Hello and welcome to In Too Deep, where I over-analyse a certain section of pop culture.
Is Woody from Toy Story Jesus? I’ve made this interpretation in another blog, but is it a correct one? Or is that what the author intended to do that has the most impact on how we interpret their work? So to cut a long story short: Am I now out of a job?
Before we start I feel it prudent to establish a few definitions. Firstly there’s Utterance Meaning, aka what the words used mean in the context of utterance. Simple enough really, when I say â€œStephen Fry is gayâ€ you know I’m using it in the sense that he is a homosexual man and not a happy bubbly man. You know what the word means via the context you find it in. Then there’s Uttererâ€™s Meaning, aka what the speaker meant by the words used. For example, when someone says â€œStephen Fry is a faggotâ€, they’re not referring to him as a collection or bundle of sticks. It’s in this case that the word is being used as an insult. The second one is where the idea of intention comes into it.
The Intentional Fallacy deals with the idea that works are deliberately created. I mean nobody just accidentally writes a novel, no matter how incompetent they are. Likewise no one just accidentally draws a picture (unless they’re an elephant, but you can’t trust those elephants). But works of art are deliberately created. The writer chose to use those words, the artist chose to use those colours. That much is pretty clear. So does that mean author’s intention is the crux of the matter? I mean they clearly chose to write the things they wrote, thus it must be set in stone that it’s the only correct interpretation. But humans are an irrational creature that don’t think logically or anything like that.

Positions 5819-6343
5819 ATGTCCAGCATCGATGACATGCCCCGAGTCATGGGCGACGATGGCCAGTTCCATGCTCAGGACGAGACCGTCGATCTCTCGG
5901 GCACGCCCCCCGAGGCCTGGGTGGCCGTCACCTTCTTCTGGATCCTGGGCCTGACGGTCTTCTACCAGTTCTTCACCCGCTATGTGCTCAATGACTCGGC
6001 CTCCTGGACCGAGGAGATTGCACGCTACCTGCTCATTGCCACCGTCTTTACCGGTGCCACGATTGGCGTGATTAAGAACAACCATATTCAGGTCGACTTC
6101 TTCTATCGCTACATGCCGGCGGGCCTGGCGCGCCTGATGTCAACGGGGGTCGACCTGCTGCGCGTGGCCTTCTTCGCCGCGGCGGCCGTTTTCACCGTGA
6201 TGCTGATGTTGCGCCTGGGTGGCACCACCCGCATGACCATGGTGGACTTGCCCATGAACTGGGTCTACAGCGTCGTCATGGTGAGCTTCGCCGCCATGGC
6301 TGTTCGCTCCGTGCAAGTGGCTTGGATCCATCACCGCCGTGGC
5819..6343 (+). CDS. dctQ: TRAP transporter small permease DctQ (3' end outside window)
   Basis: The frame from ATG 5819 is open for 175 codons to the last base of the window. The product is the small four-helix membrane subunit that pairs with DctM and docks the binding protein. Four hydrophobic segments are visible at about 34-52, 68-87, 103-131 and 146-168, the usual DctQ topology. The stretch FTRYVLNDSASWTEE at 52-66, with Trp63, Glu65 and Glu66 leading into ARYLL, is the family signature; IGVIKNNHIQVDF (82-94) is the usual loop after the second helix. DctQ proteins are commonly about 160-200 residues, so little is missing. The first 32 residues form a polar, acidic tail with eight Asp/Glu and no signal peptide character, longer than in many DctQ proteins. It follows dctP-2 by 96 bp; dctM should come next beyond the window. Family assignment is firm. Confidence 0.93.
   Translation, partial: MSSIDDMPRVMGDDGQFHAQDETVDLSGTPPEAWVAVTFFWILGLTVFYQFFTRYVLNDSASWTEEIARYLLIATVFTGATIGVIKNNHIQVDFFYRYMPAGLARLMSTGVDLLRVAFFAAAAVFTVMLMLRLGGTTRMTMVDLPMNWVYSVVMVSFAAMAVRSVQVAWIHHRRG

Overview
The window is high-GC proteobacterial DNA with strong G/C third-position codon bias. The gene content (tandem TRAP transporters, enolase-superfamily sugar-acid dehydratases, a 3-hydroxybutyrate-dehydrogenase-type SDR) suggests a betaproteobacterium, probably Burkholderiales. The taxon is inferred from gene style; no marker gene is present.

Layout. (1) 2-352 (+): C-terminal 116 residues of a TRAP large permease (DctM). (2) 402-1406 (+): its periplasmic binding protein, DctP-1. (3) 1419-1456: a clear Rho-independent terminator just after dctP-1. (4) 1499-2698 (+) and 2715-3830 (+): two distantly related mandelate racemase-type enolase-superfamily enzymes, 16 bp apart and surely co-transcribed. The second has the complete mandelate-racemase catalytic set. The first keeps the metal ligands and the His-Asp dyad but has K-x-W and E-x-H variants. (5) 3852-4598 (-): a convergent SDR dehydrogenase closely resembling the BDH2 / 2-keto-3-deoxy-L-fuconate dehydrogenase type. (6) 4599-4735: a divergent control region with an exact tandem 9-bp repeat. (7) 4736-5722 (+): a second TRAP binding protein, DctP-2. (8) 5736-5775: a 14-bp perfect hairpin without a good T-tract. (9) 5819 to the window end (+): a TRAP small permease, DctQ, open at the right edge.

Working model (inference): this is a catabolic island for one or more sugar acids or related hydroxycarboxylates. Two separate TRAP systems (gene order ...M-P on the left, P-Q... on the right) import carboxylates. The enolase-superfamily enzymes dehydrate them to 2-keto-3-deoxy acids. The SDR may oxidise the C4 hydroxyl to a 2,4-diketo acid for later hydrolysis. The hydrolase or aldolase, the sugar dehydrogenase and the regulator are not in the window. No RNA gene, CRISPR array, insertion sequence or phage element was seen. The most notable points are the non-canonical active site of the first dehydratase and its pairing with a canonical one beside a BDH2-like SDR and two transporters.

For example take the Rorschach test. It’s a famous test where you look at an inkblot and say what you see in it. Now lets imagine that the creator of this test very deliberately drew it so you’d obviously be able to see a donkey in one of the inkblots. Does that mean you can see something other than a donkey in it? Well of course. Just because the artist intended to draw a donkey doesn’t mean there isn’t other interpretations of it. For example, take Toy Story and Charlie & The Chocolate Factory. You probably see them as nothing more then harmless kids films. I see them as the story of Jesus and the Devil respectively. Now I’ve written blogs about these interpretations in the past that I can’t be bothered hunting out and linking. Nevertheless these interpretations exist and can have strong arguments for them. Now did John Lasseter sit down to tell the Passion of the Cowboy? Did Roald Dahl plan to scare kids straight by having a demonic figure take an interest in a small child? (Actually Roald Dahl was a pretty messed up guy when you look at his children’s books, cos I doubt half of it would be published nowadays). No, I doubt they intended to do it, but nevertheless the interpretation still exists. Does it make the correct one because I can make such a strong argument for it?